Liam: “I’m really looking forward to Vancouver; it’ll be the biggest one, and it’s the last show of the tour. But Seattle and Portland always show up and show out as well. The whole northwest…they really enjoy their live music.”

You two crushed your 2020 remix of Don Toliver’s ‘No Idea.’ Are you solely focused on writing original material these days, or can fans expect some more DJ-centric reworks in the future?

Phil: “Yeah, absolutely. I feel like the hard part is…we want to put out as much of our own music as possible, so we’ve been putting most of our energy into that. Every now and again, we’ll get an offer to do a remix that you can’t really turn down. Obviously, ‘No Idea’ was a big one where we were like, ‘Okay cool let’s do it.’ But we also want to be prolific in making our own music that we can play live on tour, so we don’t want to put too much emphasis on the dance side of things. We’ll definitely do more remixes when it’s right, though, because it’s a lot of fun.”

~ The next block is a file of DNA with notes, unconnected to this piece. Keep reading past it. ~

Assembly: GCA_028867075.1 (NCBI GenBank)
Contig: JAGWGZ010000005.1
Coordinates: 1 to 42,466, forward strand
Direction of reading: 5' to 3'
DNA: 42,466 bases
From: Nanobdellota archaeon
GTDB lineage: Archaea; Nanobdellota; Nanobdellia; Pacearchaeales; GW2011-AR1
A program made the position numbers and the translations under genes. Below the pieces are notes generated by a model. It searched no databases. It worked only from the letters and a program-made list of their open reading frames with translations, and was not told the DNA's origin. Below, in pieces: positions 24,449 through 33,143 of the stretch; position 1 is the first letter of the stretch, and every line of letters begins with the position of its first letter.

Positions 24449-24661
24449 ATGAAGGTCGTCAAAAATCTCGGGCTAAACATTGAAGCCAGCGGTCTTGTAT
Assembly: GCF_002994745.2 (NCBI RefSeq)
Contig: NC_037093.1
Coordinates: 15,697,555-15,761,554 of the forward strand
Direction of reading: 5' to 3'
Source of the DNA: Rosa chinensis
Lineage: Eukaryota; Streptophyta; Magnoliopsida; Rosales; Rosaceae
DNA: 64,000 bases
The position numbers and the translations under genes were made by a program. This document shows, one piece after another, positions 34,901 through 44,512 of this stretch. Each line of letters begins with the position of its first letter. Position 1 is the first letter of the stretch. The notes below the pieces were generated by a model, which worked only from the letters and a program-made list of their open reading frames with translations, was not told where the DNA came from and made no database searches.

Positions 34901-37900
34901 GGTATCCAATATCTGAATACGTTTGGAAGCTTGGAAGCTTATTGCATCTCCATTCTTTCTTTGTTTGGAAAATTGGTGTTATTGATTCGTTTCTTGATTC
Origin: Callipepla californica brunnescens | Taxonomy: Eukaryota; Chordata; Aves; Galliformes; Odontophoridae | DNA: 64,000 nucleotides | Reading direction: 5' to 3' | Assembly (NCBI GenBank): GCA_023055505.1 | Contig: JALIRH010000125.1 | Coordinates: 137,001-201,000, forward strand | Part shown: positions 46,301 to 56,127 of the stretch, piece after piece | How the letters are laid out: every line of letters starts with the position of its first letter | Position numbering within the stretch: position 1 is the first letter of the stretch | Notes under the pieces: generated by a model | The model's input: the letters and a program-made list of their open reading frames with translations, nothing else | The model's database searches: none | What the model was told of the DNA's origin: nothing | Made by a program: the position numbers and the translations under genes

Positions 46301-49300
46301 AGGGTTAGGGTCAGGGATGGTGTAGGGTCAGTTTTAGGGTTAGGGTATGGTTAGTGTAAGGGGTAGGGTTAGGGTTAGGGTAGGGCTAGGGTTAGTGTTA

Liam: “We love playing music, remixing, DJ’ing… Anything is in the cards.”

If you could collaborate with any artist at this point in time, who would it be?

Phil: “Ah, man…Where do I start? There’s so many people we look up to. I enjoy working with artists from completely different genres. I think a big US rapper would be fun, someone like Tyler, the Creator… That would be crazy.”

Liam: “Only because we’ve had so many people say this, I would love to do a track with RÜFÜS. We have the same fan base, and I feel like it’s achievable as well. We would definitely do it, and I feel like they would do too. We were playing with them back when they were playing to like 30 people, so that would definitely be sick.”

Featured image: Jared Tinetti